SHILOH, Ohio (AP) — Visitors from around the world to two upcoming events in the state’s Amish country could come away with more than they bargained for, health officials fear — a case of measles from the nation’s largest outbreak in two decades.
The outbreak, with more than 360 cases, started after Amish travelers to the Philippines contracted measles this year and returned home to rural Knox County. From there, the highly contagious disease spread quickly because of a lower rate of vaccination among the Amish.
Health officials believe the outbreak is slowing in Ohio thanks to vaccination clinics, door-to-door visits by public health nurses and cooperation by the Amish, who quickly quarantined themselves when measles was present. But Horse Progress Days, an international showcase of horse-drawn equipment scheduled for Friday and Saturday, is expected to draw more than 20,000 Amish and others from around the globe. And a large annual auction that raises money to help Amish families pay medical bills for children with birth defects is scheduled for Saturday.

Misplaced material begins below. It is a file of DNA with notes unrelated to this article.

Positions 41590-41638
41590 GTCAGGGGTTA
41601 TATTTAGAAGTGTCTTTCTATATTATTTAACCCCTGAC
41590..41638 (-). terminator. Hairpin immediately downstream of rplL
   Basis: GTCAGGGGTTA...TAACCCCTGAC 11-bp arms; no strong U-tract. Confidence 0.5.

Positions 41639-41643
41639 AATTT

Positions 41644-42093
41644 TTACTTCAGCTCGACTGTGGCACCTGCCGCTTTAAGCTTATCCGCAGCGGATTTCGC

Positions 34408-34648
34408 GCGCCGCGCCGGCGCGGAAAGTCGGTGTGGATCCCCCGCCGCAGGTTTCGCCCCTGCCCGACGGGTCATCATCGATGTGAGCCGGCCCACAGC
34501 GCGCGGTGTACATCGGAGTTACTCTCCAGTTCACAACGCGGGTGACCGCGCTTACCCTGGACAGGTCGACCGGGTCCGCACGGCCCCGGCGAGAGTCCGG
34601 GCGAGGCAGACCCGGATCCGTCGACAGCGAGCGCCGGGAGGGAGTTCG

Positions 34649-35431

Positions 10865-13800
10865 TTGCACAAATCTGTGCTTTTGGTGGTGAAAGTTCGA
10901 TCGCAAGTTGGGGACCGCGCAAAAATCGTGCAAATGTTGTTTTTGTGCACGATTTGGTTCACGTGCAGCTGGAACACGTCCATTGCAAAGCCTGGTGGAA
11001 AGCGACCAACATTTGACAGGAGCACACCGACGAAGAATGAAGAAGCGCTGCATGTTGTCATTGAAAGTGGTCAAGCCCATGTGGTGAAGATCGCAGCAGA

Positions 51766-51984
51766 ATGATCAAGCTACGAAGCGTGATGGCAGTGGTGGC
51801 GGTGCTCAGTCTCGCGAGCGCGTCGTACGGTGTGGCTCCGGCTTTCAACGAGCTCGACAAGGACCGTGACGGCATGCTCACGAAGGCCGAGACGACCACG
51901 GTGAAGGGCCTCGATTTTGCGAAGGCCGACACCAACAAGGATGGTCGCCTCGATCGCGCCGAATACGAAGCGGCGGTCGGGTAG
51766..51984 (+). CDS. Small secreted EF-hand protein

Authorities are trying to spread education — and vaccination.
“Very easily someone could come for these events, be exposed to someone who didn’t know that they were sick, and travel home, and start another outbreak in another community somewhere in the United States or overseas,” said Dr. D.J. McFadden, health commissioner in Holmes County, site of Horse Progress Days and home to one of the country’s largest Amish populations.
The county has 54 cases of measles and one hospitalization. Most of its Amish were already vaccinated before the outbreak, McFadden said.
Symptoms of measles, which is caused by a virus, include fevers, coughs, rashes and pinkeye. Before widespread vaccinations in the U.S. beginning in the 1950s, 450 to 500 people died each year, 48,000 were hospitalized and nearly 1,000 people suffered brain damage or deafness. Though nearly eradicated in the United States, measles remains common in many parts of Asia, the Pacific and Africa.